We are the fireworks

It’s all symbols and metaphors, performances and rituals and spells and invocations. Like weddings and funerals; like wiping the day off your face before bed each night, and taking your antidepressant pills – religiously – first thing each morning. Like going to church on Sundays, kissing the glass-fronted icon of a saint, lighting a candle and sealing your prayers with the sign of the cross; like smudging your house with sage to clear the energy, holding a crystal up to the full moon, or branding your skin with an image of Ganesh, Remover of Obstacles, lest you find any in your path that you can’t remove yourself. Like saying good morning before anything else; like saying I love you, after. Like pandering to an arbitrary calendar event that declares the end of one thing and the beginning of another, sending fireworks up into the sky to mark a change in numerals.

Which brings us to New Year’s Eve, at precisely one minute to midnight. Am I pandering? I had no intention of staying up for the changing of the year; I’m often in bed by nine, and asleep by ten or eleven, depending on how interesting the book I’m reading is. The sun sets at five thirty, and night comes thick and determined, here; there are few electric lights to challenge its dominion over the hours of darkness. I get up at dawn. Sunrise and sunset, the spectrum of daylight, rain, sleet and muddy fields, and winds that knock you off your feet, the seasons: those aren’t arbitrary; they can be named, but never tamed. Clocks and calendars and omnipotent gods, those are the things that we’ve invented, the boundaries we’ve set for ourselves. We are both their creators and their subjects, and we pander to them compulsively, religiously, with our rituals, adhering to invented timelines to establish a measure of control over our lives, while we put our faith in invented deities, so that it’s all ultimately someone else’s responsibility. And when the clock strikes midnight on December 31st, we must wear our best clothes and send light and noise up to the sky, and kiss whoever’s standing next to us when the countdown ends, and wrap the year up neatly, tightly, so that none of it spills into the next, and start anew – in this brand new year, unblemished except for the judgements we carry on our backs, and the resolutions – remedial measures – that we send forward to greet us.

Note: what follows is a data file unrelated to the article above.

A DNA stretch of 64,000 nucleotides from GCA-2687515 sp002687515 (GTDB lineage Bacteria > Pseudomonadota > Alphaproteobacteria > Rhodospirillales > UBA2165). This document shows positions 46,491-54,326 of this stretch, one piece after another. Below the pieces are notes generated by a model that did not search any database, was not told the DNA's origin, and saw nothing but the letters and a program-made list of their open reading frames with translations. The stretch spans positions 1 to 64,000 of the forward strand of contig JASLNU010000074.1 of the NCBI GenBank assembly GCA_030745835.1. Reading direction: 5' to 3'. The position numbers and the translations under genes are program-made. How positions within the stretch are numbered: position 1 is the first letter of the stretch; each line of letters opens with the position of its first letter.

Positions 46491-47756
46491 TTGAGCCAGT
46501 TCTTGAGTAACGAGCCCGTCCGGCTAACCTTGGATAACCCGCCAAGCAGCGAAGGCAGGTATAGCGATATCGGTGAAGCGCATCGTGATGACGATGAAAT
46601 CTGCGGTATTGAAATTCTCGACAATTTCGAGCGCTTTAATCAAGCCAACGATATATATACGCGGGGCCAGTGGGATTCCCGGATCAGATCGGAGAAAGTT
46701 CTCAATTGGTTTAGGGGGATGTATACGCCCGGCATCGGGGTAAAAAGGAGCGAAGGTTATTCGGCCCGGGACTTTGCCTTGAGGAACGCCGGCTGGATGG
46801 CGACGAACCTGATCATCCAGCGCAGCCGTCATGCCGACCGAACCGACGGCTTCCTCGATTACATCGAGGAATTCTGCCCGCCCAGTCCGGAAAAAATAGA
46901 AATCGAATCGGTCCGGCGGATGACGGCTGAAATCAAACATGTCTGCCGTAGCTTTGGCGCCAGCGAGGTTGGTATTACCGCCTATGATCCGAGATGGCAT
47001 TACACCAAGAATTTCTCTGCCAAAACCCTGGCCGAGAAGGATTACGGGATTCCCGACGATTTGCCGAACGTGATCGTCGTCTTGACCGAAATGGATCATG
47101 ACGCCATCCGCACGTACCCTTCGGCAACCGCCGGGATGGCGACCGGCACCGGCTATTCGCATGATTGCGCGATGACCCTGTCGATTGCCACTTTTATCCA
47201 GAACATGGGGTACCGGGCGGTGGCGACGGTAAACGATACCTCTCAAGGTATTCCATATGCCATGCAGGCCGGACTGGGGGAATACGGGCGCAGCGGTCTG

I didn’t intend to stay up, nor did I intent to not stay up, exactly – though a part of me wanted to make a point. I was getting ready for bed, just gone ten thirty, when my friend Ela rang from Sheffield, so we chatted for a while. Until she said, ‘I’d better let you go, I’m sure the fireworks are about to start,’ and I laughed and said ‘Yeah, all four of them,’ and wished her a happy Greek new year. Midnight found me in my pyjamas, in the company of my cats, who were largely unaffected by the celebrations except they didn’t like the fireworks (all four of them) and it took me ten minutes to coax them out from behind the washing machine so I could give them New Year kisses. Then I went to bed, and ate some crisps, and read for a while. I woke up at dawn, to a message from another friend wishing me a happy new year. ‘Peaceful,’ he added, and it was exactly what I wanted, what I wish for him and for myself. As the arbitrary numbers of age add up, I find more and more that this is what I crave: peace. The kittens purred outside my bedroom door.

Nothing has changed, you know. You know it; we all do. But we need our rituals and our symbols, we need the semblance of control and the lack of it. We need to believe in things bigger than ourselves, because to realise we’re the biggest thing there is, to realise our power, might send us all cowering behind the washing machine. Power is both a blessing and a curse, and that wise, ancient part in all of us, the part that knows, invented the gods to assign it to, to place it outside of ourselves, and the rituals to invoke it and draw it back in. We cannot tame the darkness, but we can call it “night” and get through, so we can rise again each morning and take our pills. That’s how we survive, with our metaphors and our symbols and our performances, while the ancient (divine) part looks on with a knowing smile, pandering to our humanity. And if New Year’s Eve is the spell by which we invoke the imperative to begin anew, so be it. I only hope, I only wish for all of us to remember, sometimes, that we are the fireworks and come out from behind the washing machine, and not to wrap ourselves too tight, too neat, too small, in judgements and resolutions, but to allow our essence, our power, to spill messily out of the timelines and the boundaries and into everything we cannot control, and, there, find the peace that each of us craves.

A happy new year to all of us. Peaceful.

A peaceful new year from 100 days of solitude